Table of Contents
Switch port types
In order to have a clear understanding of how VLANs work, it is important to be aware of how VLANs and ports are assigned inside the switch. Depending on how the VLANs and ports are assigned inside the Layer 2 switch, the ports of the switch can be divided into two types as follows
- Access port
- Trunk port
An access port is a port that is assigned to only one VLAN. It can forward only Ethernet frames of the VLAN to which it is assigned. On the other hand, a trunk port is a port that is assigned to multiple VLANs and can forward Ethernet frames of multiple VLANs.
Access ports and trunk ports are sometimes referred to collectively as “switch port”. In contrast to Layer 3 switch ports, the term “switch port” should be considered to refer to ports as Layer 2 switches.
This page provides a detailed explanation of access ports.
Important points for Layer 2 switch ports
- Be aware of VLAN and port assignments properly.
- Access ports are ports that are assigned to only one VLAN.
- Trunk ports are ports that are assigned to multiple VLANs.
For more information about trunk port, please see the following article.
As mentioned earlier, an access port is a port that is assigned to a single VLAN; a Layer 2 switch that supports VLANs does not have any VLANs at all by default. Even without any special configuration, a Layer 2 switch has VLAN 1 by default, and all ports are assigned to VLAN 1. In other words, they are access ports for VLAN1. Since all ports are ports of VLAN1, Ethernet frames can be forwarded between all ports.
From this default state, you can create a new VLAN inside the Layer 2 switch if necessary. However, the newly created VLAN does not have any ports assigned to it. You need to assign ports to the newly created VLAN.
The VLAN assigned to a port is called VLAN membership, and there are two ways to configure VLAN membership.
- Port based VLAN(Static VLAN)
- Dynamic VLAN
When configuring an access port, it is important to know what VLAN to assign, or VLAN membership.
Port based VLAN
Port-based VLAN is a configuration that fixes the VLAN to which a port is assigned. Configure the assignment of ports and VLANs in advance, such as VLAN1 for ports 1 to 3, VLAN10 for ports 4 to 5, and so on. Port based VLAN is also called static VLAN because the assignment of ports to VLANs is fixed. This is because the VLAN to which a port is assigned will not change unless the configuration is changed. Port based VLAN is easy to understand and simple to configure. On the other hand, if you change the port to which the host is connected, you will have to change the port based VLAN configuration accordingly.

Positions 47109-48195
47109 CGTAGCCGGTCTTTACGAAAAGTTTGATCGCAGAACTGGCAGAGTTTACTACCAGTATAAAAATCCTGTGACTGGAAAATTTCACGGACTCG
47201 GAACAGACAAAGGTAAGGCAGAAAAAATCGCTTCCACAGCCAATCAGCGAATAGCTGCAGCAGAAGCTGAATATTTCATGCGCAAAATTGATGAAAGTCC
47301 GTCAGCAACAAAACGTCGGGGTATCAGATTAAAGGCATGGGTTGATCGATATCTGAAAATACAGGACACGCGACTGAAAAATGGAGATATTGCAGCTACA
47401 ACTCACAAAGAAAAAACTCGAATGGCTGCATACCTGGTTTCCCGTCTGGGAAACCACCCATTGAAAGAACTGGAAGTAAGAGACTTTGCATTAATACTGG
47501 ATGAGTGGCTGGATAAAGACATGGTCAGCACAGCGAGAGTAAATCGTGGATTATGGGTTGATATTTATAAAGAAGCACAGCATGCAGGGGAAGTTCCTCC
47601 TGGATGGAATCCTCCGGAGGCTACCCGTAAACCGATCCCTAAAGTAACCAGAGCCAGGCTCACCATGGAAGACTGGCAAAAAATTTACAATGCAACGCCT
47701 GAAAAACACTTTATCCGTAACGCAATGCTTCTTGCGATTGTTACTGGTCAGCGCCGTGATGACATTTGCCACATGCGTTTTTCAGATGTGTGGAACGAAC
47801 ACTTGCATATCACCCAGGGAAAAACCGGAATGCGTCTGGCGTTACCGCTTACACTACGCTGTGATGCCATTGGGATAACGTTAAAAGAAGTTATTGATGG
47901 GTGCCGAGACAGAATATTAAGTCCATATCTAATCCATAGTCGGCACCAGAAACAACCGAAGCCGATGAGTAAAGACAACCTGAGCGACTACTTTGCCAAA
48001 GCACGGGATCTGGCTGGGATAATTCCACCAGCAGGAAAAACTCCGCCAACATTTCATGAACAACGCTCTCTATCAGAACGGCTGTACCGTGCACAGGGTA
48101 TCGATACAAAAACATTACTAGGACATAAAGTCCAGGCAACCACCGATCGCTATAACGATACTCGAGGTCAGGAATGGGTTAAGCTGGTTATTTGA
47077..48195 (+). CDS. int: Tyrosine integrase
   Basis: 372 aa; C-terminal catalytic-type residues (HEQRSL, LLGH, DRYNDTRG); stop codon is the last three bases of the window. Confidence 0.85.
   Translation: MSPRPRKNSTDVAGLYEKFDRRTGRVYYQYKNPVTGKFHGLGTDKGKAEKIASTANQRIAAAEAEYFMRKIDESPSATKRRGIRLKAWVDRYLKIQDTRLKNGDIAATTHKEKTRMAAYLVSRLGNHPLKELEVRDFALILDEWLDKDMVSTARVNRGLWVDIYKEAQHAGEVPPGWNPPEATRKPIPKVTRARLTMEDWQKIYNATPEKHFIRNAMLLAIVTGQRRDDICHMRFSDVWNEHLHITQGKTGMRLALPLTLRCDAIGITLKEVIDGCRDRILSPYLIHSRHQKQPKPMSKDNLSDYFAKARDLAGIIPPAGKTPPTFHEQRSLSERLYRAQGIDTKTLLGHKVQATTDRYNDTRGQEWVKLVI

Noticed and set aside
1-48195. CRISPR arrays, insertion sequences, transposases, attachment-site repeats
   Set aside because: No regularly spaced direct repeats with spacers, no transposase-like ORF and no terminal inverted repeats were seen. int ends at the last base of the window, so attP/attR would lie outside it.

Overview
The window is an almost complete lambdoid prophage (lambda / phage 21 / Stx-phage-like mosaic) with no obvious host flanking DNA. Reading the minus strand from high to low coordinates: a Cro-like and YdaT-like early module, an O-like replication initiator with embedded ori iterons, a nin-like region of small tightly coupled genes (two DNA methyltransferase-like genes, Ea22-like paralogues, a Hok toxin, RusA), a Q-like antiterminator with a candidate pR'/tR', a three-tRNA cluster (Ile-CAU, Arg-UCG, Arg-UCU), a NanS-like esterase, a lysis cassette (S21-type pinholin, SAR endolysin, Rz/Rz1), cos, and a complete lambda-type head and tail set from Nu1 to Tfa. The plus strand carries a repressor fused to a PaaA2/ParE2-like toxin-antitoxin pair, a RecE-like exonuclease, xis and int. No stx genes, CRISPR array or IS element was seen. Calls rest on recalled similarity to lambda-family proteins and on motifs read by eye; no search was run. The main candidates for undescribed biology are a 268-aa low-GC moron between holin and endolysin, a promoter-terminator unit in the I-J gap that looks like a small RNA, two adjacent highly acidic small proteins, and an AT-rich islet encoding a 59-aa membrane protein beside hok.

With dynamic VLAN, the VLAN to which a port is assigned is not fixed. Depending on the host connected to the port, it automatically determines the VLAN assigned to the port.
The information used to determine the VLAN assignment includes the host’s MAC address, IP address, and the user name using the host. The following figure shows an overview of user-based dynamic VLANs. If a PC is connected to port 1 of the Layer 2 switch and logged in with the user name “gene”, port 1 is assigned to VLAN 10. if the port to which the PC is connected is changed to port 3, port 3 is automatically assigned to VLAN 10 if the user logs in with the same user name “gene”.
In this way, with dynamic VLAN, even if the port to which a host is connected is changed, the port to which it is connected is automatically assigned to the same VLAN. Dynamic VLANs make it possible to control the VLAN to which a host belongs without depending on the host’s physical connection port. However, it is more difficult to implement dynamic VLAN than port based VLAN, as it requires an authentication server.
In addition, the wiring of a wired LAN is not changed so often. Therefore, a common method of assigning ports to a VLAN would be to use port based VLAN.
Comparison of port based VLAN and dynamic VLAN
The following table summarizes the characteristics of port based VLAN and dynamic VLAN. Please be aware again that both are ways of determining the VLAN to be assigned to a port.
Port based VLAN(Static VLAN)
Configure port and VLAN assignments statically.
Dynamically assign port to VLAN based on the user name of the host connected to the port.
It will be a simple configuration that is easy to understand.
Belonging to a VLAN without depending on the physical wiring of the host
If you change the port to which the host is connected, you will also need to change the configuration.
Additional authentication servers, etc., will be required.
- The need to divide the network
- Details of dividing the network
- VLAN Overview
- VLAN behavior
- Access port : Port assigned to only one VLAN
- Trunk port : Port assigned to multiple VLANs
- Summary of Trunk Protocols – IEEE802.1Q and ISL
- Native VLAN
- Specific example of native VLAN mismatch
- Cisco DTP
- Cisco Configuring and Verifying VLAN
- Cisco VLAN Detailed Configuration Example
- Notes on deleting VLANs
- Voice VLAN – VLAN for connecting IP phones
- VTP :Synchronize VLAN configuration
- VTP pruning – Stopping unnecessary flooding of trunk links
- Configuring and Verifying Cisco VTP
- Inter VLAN routing overview
- Inter-VLAN routing by router
- Inter-VLAN routing by Layer 3 switch
- Configuring and Verifying Inter-VLAN Routing by Cisco Router
- Cisco Configuring Inter-VLAN routing by Layer3 switch : SVI/routed port
- Cisco Layer3 Switch Basic Configuration Example
- Summary of Layer 3 Switch Port Concepts – Access Port/Trunk Port/SVI/Routed Port
- LAN Design pattern : 2-tier and 3-tier